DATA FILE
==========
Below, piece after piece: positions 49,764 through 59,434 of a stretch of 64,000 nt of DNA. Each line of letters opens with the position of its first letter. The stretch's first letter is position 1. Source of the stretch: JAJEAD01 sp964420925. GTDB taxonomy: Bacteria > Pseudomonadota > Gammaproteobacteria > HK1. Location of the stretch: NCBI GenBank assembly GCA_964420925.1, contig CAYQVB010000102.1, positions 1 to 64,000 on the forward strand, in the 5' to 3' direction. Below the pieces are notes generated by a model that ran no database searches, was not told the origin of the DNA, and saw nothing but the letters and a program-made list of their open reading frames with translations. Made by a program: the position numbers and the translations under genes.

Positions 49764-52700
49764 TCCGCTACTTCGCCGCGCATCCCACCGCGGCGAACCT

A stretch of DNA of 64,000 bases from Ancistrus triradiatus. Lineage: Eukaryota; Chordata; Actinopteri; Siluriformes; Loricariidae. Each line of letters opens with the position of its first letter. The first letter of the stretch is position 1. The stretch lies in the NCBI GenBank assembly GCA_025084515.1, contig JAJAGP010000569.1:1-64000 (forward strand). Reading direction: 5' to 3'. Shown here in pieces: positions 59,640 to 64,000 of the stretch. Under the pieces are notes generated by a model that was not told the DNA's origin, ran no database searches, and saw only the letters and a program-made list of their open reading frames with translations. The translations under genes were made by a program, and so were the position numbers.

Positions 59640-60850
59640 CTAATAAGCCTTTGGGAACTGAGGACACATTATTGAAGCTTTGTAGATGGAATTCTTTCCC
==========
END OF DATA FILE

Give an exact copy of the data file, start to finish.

Below, piece after piece: positions 49,764 through 59,434 of a stretch of 64,000 nt of DNA. Each line of letters opens with the position of its first letter. The stretch's first letter is position 1. Source of the stretch: JAJEAD01 sp964420925. GTDB taxonomy: Bacteria > Pseudomonadota > Gammaproteobacteria > HK1. Location of the stretch: NCBI GenBank assembly GCA_964420925.1, contig CAYQVB010000102.1, positions 1 to 64,000 on the forward strand, in the 5' to 3' direction. Below the pieces are notes generated by a model that ran no database searches, was not told the origin of the DNA, and saw nothing but the letters and a program-made list of their open reading frames with translations. Made by a program: the position numbers and the translations under genes.

Positions 49764-52700
49764 TCCGCTACTTCGCCGCGCATCCCACCGCGGCGAACCT

A stretch of DNA of 64,000 bases from Ancistrus triradiatus. Lineage: Eukaryota; Chordata; Actinopteri; Siluriformes; Loricariidae. Each line of letters opens with the position of its first letter. The first letter of the stretch is position 1. The stretch lies in the NCBI GenBank assembly GCA_025084515.1, contig JAJAGP010000569.1:1-64000 (forward strand). Reading direction: 5' to 3'. Shown here in pieces: positions 59,640 to 64,000 of the stretch. Under the pieces are notes generated by a model that was not told the DNA's origin, ran no database searches, and saw only the letters and a program-made list of their open reading frames with translations. The translations under genes were made by a program, and so were the position numbers.

Positions 59640-60850
59640 CTAATAAGCCTTTGGGAACTGAGGACACATTATTGAAGCTTTGTAGATGGAATTCTTTCCC